By Steve Holland and Susan Heavey
WASHINGTON (Reuters) – U.S. President Donald Trump is holding a “listening session” with steel and aluminum executives on Thursday but he will not announce a final decision on whether to impose tariffs on imports of the products, officials in the White House said.
Trump has until April 11 to decide on applying hefty tariffs or quotas to steel imports in a move that would increase tensions with China, whose top trade official Lui He is in Washington for trade talks.
The administration says duties would protect U.S. industry, but critics say they would raise costs for industry and fail to deliver on a campaign pledge to boost domestic jobs.
Trump tweeted on Thursday that American steel and aluminum companies needed “free, fair and smart trade”. Trump has indicated he favors a duty of 24 percent on steel imports.
Wall Street’s main indexes fell as industrial stocks, including heavyweights Boeing and Caterpillar, took a beating on fears that potential tariffs on steel imports could hit profits.
Trump has a range of options based on a report by the Deparment of Commerce with duties options of at least 24 percent on all steel products from all countries, and at least 7.7 percent on all aluminum products from all countries.
Although China only accounts for two percent of U.S. steel imports, its massive industry expansion has helped produce a global glut of steel that has driven down prices.
China has indicated it could retaliate against U.S. steel tariffs by targeting imports of U.S. agricultural commodities, such as soybeans of which America is the largest supplier.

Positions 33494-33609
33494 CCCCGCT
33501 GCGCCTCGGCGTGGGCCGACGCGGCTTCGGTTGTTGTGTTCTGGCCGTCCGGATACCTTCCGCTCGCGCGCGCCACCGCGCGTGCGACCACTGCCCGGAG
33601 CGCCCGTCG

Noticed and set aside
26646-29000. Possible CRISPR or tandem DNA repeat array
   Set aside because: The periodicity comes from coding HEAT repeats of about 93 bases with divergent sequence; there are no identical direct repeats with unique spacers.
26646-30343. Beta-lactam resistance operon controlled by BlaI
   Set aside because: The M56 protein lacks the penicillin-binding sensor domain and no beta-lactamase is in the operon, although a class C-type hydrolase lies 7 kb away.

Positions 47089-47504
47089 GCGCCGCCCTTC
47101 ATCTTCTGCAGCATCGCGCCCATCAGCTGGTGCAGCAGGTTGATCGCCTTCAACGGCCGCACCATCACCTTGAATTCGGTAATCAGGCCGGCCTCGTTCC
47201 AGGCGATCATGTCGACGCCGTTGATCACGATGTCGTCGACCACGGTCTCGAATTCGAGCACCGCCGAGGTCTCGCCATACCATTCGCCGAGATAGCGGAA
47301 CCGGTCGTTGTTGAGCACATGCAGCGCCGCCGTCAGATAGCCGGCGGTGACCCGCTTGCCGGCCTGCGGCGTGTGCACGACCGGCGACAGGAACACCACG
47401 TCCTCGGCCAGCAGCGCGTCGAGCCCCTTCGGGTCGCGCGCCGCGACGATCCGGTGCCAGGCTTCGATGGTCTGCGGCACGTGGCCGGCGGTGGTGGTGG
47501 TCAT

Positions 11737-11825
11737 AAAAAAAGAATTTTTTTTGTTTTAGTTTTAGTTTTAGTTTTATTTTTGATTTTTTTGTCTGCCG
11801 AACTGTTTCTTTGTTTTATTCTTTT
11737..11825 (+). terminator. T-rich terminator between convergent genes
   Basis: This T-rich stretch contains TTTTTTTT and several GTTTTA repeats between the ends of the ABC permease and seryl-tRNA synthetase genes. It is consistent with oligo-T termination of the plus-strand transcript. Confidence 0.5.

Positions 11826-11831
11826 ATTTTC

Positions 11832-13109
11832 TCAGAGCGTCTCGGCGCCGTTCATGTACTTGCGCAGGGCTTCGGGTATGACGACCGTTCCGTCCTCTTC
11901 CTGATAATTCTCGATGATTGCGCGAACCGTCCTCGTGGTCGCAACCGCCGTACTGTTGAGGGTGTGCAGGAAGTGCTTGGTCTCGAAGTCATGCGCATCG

Trade tensions between the United States and China have risen since Trump took office in 2017 and the administration is also pushing on what it regards as forced technology transfers to China.
Shares of Asian steel producers such as South Korea’s POSCO <005490.KS> and Nippon Steel <5401.T> fell overnight, while those of U.S. producers AK Steel
FEW MORE JOBS FROM TARIFFS
While American steelmakers have lost three quarters of their jobs between 1962 and 2005, a major study by the American Economic Association showed that much of this had been due to improved production technology as output per worker rose fivefold.
“Thus, even if trade protection leads to increased domestic production, increases in employment may be far less than many hope,” a report from the highly-regarded independent Econofact economist network said last week.
Consumers of steel and aluminum have lobbied hard against the tariffs. Econofact said in its report that two million jobs were in industries that use steel “intensively”, including auto parts, household appliances, farm machinery and oil equipment.
Jobs in the consuming industries are concentrated in California, Texas, the Northeastern and Midwestern states that comprise the rust belt and states in the Southeast.
“Across many states, the number of jobs adversely affected in these steel-using industries could far exceed any steel jobs saved,” Econofact warned.
“Past experience also shows that unilateral action like Section 232 tariffs will invite retaliation — the Bush-era steel tariffs led many countries to target politically sensitive U.S. exports like Florida oranges and North Carolina textiles.”
(This story corrects to Department of Commerce from USTR in paragraph 6)
(Reporting by Susan Heavey, David Shepardson, Steve Holland, Lesley Wroughton and Eric Walsh; Writing by David Chance; Editing by Chizu Nomiyama and Alistair Bell)